It’s clear prose poems walk a fine line between prose and poetry, but beyond their basic definition, what makes a prose poem a prose poem? What makes one a success and another a failure? Writing a prose poem certainly isn’t as simple as removing all the line breaks from a regular poem. It’s also not as simply as writing a short prose piece with a little bit of heightened language. We might know a good prose poem when we see one, but writing one can prove to be incredibly challenging.

This week, you might want to take a look at prose poetry. If you are familiar with this form, you could share your definition of it or talk about what ingredients result in a successful prose poem. You could also discuss why some writers regard this form with such contempt. If you are new to prose poetry, you could look into this form and share what you’ve learned about it. And, of course, you can always write a prose poem and share it this week (or anytime in the future) as your Poetry Thursday contribution.

Part I

As you have probably guessed, Poetry Thursday’s new home has been in the works for several months. Dana and I posted the first two posts here as “Poetry Thursday,” so this is my first opportunity to post as “me” here in the new digs. This, combined with the fact that we wanted to keep the move a secret, means that this is also my first opportunity to do what I have been waiting to do for weeks, publicly thank Dana for all the work she has done in creating this incredible site. Her enthusiasm and web-savviness have made it the well-oiled machine that it is. Thanks my friend for all you have done. We are all lucky to be enjoying the results of your hard work.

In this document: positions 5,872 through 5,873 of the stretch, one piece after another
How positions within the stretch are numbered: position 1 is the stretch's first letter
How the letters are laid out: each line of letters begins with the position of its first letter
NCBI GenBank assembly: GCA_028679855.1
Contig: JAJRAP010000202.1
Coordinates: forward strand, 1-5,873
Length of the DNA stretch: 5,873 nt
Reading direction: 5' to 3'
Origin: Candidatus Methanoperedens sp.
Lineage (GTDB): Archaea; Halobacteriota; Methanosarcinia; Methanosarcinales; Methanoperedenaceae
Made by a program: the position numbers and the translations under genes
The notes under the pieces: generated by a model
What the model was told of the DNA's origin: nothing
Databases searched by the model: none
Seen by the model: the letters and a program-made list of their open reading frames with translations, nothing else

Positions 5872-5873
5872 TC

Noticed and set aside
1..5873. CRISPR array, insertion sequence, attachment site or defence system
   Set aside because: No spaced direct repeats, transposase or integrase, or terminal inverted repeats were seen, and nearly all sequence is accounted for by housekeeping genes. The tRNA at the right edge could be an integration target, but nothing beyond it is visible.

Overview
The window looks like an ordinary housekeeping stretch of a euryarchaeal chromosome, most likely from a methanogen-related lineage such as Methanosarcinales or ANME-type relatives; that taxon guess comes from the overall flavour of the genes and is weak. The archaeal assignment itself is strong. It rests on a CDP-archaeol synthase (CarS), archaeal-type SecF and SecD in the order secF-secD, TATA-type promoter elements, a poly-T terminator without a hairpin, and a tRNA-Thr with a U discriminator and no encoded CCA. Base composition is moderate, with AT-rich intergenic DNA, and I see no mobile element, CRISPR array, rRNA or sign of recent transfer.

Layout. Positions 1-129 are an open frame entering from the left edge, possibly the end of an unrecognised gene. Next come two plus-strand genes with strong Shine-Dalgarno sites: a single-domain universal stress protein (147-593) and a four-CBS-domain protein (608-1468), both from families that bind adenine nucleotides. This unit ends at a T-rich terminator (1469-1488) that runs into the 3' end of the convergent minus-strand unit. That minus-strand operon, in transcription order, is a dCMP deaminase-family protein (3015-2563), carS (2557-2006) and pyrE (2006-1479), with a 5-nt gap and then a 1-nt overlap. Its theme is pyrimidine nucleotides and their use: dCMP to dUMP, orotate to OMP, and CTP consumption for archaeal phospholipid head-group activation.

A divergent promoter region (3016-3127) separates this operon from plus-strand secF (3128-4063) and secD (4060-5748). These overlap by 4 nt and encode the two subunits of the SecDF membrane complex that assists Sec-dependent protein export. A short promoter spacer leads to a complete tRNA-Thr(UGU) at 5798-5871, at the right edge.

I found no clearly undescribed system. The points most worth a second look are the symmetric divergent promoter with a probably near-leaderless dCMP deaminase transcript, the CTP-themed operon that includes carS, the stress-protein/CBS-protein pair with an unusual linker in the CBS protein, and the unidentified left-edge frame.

Part II

This week’s (completely and totally optional) idea was all about changes. I have been singing that David Bowie song “Changes” all week; I just can’t get it out of me head. So while I have been stuck with these lines swirling in my brain, I hope you were inspired to explore this prompt.

Whatever you decided to share this week, go ahead and leave a comment here on this post so participants can visit you in your corner of the world.

If this is your first time visiting Poetry Thursday’s new site, check out this post to find out more about what you see in front of you. If you are completely new to the project, check out the sidebar to learn more about Poetry Thursday.

If you have questions, please e-mail us at info at poetrythursday dot org.

Dana and I hope you have fun exploring the new site and checking out other participants’ posts today and every day; because around here, every day is a great day for poetry.

Welcome to Poetry Thursday: A Vignette

(The scene opens in a spacious and newly redecorated room. It is February 2007, early morning. Dana sits at a desk typing away on her computer keyboard. She pauses to look up a word in her thesaurus. Liz sits in a leather chair engrossed in a book of poetry. They hear a knock. Dana crosses to the front door.)

Do you hear that, Liz? It’s the first guest to enter our new space.

(Dana opens the door.)

Welcome to Poetry Thursday’s new home. Won’t you come in?

(As the guest enters, Liz gestures toward the many, many seats that fill the room.)

We’re so happy you’re here. Please make yourself comfortable. Pull up a chair, have some tea. Oh look, you’ve brought some poetry with you. How lovely. We can’t wait to read it.